The King’s Speech (2010) dir. Tom Hooper
Starring: Colin Firth, Geoffrey Rush, Helena Bonham-Carter, Timothy Spall
By Alan Bacchus
There seems to be an endless number of Oscar-worthy stories to be produced from the Royal Family. This year’s awards fodder is the story of King George VI, the quiet king, the father of Queen Elizabeth II, who took over from the abdicated Edward VIII, and who famously had a stutter. As usual it’s a classy affair full of handsome performances, but Hooper manages to avoid the usual stodginess of this type of material with a distinct visual design and a deep affection and accessibility of his characters.
Hooper starts off in 1925 wherein then Duke of York, Albert (his real name), played by Colin Firth, is all sweaty palms in anticipation of a speech he’s required to make at Wembley Stadium. Due to his stammering, the speech is a disaster, an event which public humiliated him. Moving on to 1932, after numerous speech therapists Albert, or Bertie, as he was affectionately known, swears off all treatment. That is, until his devoted wife Elizabeth, aka, ‘the Queen Mother’ (Bonham-Carter), seeks out a renowned but ‘common’ Australian ‘speech defect’ therapist, Dr. Lionel Logue (Geoffrey Rush). A meeting is engineered, where the sly doctor manages to prove to the doubting-Thomas Bertie that his condition is psychological. With trust fully in place the pair embark on a decades long journey toward rehabilitation of body and soul.
Upon this routine narrative skeleton, that is, the close relationship of doctor and patient, Hooper hangs a rather far reaching and expansive story of not only tumultuous British Royal politics but the dramatic events of the 1930’s which led to WWII.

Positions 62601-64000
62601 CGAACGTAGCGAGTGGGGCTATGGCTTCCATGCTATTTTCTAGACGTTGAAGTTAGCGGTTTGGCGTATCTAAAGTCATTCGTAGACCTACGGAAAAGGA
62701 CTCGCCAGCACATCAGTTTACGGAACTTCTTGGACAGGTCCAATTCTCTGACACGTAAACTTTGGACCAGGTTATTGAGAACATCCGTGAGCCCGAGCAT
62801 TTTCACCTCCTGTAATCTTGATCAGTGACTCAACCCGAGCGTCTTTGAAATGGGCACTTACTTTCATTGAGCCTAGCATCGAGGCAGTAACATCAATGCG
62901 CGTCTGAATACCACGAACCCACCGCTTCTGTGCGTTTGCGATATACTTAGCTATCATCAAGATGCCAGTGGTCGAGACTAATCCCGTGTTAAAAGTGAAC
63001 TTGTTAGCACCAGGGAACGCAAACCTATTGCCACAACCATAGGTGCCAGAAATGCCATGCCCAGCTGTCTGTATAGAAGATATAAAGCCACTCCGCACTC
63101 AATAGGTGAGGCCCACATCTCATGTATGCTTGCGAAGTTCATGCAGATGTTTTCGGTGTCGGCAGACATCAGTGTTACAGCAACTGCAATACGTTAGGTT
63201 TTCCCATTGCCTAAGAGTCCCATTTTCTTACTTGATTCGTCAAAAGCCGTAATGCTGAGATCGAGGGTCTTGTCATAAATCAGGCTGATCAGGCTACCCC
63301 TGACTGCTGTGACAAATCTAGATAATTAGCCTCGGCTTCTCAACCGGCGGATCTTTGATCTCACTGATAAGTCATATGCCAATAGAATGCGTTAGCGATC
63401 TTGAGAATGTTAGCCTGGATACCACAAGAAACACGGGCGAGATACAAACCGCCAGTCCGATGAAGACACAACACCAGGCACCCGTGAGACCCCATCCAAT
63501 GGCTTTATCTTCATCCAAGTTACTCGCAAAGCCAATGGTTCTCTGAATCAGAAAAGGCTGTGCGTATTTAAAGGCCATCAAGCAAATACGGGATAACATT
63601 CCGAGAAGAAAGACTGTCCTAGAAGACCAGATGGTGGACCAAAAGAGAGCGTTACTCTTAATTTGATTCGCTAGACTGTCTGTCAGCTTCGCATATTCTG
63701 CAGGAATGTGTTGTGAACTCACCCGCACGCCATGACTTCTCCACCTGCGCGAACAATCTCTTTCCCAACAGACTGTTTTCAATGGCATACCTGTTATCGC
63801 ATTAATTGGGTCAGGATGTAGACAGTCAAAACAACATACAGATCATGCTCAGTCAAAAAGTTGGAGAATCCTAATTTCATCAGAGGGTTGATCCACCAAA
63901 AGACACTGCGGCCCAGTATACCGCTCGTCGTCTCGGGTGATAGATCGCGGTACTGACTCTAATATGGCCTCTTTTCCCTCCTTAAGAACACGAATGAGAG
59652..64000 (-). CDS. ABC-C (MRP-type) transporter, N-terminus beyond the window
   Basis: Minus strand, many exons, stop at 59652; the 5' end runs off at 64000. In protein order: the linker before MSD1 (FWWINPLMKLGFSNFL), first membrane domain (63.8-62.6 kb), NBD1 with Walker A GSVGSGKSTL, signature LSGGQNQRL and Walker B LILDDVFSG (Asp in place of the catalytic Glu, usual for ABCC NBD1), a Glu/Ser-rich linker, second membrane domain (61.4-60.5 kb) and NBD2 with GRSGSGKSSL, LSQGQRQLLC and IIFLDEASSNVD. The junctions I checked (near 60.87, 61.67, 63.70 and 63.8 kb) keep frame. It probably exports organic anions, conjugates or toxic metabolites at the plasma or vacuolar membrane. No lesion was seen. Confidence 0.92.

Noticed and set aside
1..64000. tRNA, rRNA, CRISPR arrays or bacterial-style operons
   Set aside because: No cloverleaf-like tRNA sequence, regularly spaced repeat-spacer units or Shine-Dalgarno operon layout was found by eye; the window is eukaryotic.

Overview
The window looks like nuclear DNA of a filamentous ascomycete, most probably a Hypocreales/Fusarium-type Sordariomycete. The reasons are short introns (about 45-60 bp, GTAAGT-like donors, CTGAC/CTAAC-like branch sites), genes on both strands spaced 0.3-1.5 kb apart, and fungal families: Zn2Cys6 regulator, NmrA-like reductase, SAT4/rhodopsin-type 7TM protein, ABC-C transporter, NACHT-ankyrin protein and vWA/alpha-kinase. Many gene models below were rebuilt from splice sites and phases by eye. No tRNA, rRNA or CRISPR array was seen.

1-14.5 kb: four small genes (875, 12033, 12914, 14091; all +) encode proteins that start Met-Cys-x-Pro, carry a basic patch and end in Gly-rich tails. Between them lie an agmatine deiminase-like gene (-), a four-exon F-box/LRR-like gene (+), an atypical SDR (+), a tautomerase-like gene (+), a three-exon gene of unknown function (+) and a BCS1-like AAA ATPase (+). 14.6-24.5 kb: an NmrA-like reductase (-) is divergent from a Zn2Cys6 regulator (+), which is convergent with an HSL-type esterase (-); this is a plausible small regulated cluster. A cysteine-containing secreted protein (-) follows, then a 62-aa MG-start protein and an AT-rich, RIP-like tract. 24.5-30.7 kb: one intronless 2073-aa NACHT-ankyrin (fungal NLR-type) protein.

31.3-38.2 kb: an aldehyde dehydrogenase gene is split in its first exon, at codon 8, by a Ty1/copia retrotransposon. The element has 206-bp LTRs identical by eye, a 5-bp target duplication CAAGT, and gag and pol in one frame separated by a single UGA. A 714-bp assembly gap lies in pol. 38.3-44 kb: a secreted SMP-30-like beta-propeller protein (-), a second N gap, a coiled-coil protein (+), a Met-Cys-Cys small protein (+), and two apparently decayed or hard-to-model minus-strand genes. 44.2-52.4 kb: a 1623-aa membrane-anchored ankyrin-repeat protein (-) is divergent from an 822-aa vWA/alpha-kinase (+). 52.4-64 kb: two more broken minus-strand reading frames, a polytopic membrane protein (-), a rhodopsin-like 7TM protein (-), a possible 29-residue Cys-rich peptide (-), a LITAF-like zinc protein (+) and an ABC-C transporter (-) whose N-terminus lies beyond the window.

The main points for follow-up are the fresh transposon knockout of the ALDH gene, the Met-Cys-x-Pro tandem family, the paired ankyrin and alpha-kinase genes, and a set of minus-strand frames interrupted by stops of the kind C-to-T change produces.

Rush and Firth make tremendous friends and adversaries. The initial stand off between doctor and patient goes deep through a number of fascinating levels. First there’s the obvious embarrassment of Albert who has to open his inadequacies to a total stranger; there’s also the socio-economic/class separation, which, at a glance, would seem petty and frivolous, but considering the time and place in which the film takes place, there’s both realism and drama when Albert says something like, ‘I’ve never been alone in a room with someone like you (SIC).’ Indeed Logue meeting Albert is like oil and water, but a remarkably profound and emotional relationship which develops ever so slowly over these years.
King Edward VIII and Mrs. Simpson, the twice divorced American socialite whom he marries forcing him to abdicate the throne are made out to be the villains and as played by Guy Pearce and Eve Best, pompous boobs really. A curious choice, considering history has always portrayed the pair as romantic heroes for choosing love over fame, power and celebrity. It was a little oft putting, though I guess the reality lies somewhere in between these two characterizations.
Colin Firth and Geoffrey Rush rightfully deserve their acclaim, and both might just win Oscars for their roles, but Hooper’s direction should not go unnoticed either. His lenswork is more than than just point and shoot or beautifying the era, he makes a conscious effort to show us something fresh. All things considered it’s a rather awkward visual philosophy, using wide angle lenses to open up vertical space in the frame vertically. Most of his compositions frame his characters in the lower half of the screen, filling the negative space with the expansive rooms, staircases or cloudy London skies. But with this approach Hooper is forced to put his actors closer to the camera, which translates subliminally to being closer to the audience.
The screenplay is as perfect as any of these period dramas. The lengthy time frame is compressed with just a couple montage scenes, and when the film does abruptly cut to 3 or 4 or 5 years later, we never feel as if we’ve missed out or been hopscotching through history. The final act speech is inspiring stuff, not only does it narratively bookend the opening and close off George’s character arc, but shows the effect of his personal journey on the fate of the world at large. The stakes couldn’t be any higher and the gravitas of the moment is paid off by Hooper’s superb direction of this final set piece.
In the end, The King’s Speech manages to humanize these entitled Royals better than any other film or recent memory. Despite George’s right, title and privilege, he’s a self-hating broken man, emasculated by his stutter. And Hooper makes us feel every moment of his pain as well as his eventual triumphs.